I’ve also loaded some of the Pro Apps, lamely Logic. I’d like to spend a bit more time with it but I just haven’t had the time. I’ve cheked out some of the tutorials over at macprovideo.com, but I haven’t purchased anything yet. Some big changes are coming in my career that should allow me the time to do some of those things. For now I’m settling for ramping back up in the iPhone SDK (OS4 baby!) and following along with the StanfordU classes. Now that I’ve got a legit machine hopefully I’ll be submitting something to the App Store soon.

Intel Light Peak Technology

I do occasionally scout the forums on MacRumors but like any good forum out there it is really hit or miss. Aside from the grandstanding of folks who’ve apparently tirelessly been waiting for an Apple MBP update who now believe they were “screwed” and will be waiting for the next revision, it tends to be ground zero for some of the new Apple technologies coming soon.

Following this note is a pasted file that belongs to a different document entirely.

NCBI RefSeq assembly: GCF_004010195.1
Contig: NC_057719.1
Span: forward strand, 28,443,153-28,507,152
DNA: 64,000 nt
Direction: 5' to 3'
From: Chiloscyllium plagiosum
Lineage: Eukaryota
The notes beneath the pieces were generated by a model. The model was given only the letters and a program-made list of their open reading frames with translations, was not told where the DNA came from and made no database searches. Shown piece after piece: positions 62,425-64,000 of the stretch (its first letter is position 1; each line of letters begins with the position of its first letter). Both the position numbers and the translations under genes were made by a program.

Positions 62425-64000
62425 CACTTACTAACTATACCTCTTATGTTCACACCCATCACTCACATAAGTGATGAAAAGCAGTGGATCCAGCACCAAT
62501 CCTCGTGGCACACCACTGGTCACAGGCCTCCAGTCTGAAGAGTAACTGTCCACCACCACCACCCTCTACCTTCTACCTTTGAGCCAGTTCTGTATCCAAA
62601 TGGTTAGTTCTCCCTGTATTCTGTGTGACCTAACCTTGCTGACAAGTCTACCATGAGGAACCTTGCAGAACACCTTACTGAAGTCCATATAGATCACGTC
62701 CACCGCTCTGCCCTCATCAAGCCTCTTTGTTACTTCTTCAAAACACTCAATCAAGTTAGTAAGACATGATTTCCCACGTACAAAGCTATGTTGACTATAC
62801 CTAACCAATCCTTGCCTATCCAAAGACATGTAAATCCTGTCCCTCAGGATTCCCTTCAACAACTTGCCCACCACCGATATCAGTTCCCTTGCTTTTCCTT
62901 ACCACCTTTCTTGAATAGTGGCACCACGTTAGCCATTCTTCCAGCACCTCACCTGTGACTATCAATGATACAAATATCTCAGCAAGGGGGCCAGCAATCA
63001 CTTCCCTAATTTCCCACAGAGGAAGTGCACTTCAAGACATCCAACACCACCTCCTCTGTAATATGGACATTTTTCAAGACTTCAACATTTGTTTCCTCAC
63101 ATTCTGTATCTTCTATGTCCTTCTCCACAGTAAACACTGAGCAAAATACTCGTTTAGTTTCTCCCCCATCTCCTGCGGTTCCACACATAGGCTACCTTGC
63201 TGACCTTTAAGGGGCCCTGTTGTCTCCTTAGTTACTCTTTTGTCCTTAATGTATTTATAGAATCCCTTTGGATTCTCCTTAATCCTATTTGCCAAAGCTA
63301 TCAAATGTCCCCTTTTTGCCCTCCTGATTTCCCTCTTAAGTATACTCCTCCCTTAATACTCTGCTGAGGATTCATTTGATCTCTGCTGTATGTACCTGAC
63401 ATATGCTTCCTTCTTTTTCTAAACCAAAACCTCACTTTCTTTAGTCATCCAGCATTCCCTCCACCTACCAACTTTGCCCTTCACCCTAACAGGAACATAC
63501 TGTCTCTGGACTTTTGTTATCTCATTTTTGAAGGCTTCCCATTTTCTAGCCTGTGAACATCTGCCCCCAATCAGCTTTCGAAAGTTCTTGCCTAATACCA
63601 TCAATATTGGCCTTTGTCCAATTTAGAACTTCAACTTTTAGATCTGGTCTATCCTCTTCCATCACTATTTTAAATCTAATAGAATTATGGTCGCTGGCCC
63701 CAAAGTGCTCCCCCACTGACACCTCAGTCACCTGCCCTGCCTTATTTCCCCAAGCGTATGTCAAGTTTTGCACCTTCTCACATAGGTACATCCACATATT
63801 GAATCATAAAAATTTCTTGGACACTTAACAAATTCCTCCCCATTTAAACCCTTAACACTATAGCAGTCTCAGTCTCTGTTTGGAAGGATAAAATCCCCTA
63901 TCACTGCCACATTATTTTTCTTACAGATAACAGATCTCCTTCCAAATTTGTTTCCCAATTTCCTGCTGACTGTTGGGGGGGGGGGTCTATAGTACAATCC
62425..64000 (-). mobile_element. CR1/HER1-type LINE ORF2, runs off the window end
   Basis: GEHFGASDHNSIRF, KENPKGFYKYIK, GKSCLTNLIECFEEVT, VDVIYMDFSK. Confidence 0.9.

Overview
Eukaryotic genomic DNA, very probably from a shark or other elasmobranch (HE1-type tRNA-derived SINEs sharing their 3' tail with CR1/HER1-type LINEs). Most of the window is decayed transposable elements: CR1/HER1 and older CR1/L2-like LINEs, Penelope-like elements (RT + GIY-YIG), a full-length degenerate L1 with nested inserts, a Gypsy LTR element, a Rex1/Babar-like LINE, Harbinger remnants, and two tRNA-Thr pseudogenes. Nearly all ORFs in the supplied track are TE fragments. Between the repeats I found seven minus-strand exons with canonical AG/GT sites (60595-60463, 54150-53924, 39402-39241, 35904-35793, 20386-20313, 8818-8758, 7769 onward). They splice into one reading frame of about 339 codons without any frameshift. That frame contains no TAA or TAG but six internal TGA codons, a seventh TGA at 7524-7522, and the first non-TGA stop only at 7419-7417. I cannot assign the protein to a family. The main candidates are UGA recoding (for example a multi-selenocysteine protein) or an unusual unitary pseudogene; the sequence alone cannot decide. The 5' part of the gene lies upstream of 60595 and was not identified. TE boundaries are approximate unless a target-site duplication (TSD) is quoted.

One of those technologies is Intel’s Light Peak tech. In short it replaces a copper wire based bus system internally with one made of fiber-optic conduit. I’ve read some reports that suggest Apple originally came to Intel with the need/want to reduce the physical size of the cable bundles inside its machines.

Closeup of fiber-optic connector

Light Peak Connector

In a machine with some breathing room the 4-wire USB bundle doesn’t seem large, but given how many ports are used in portable machines today and that space is a premium in those enclosures I can see the problem.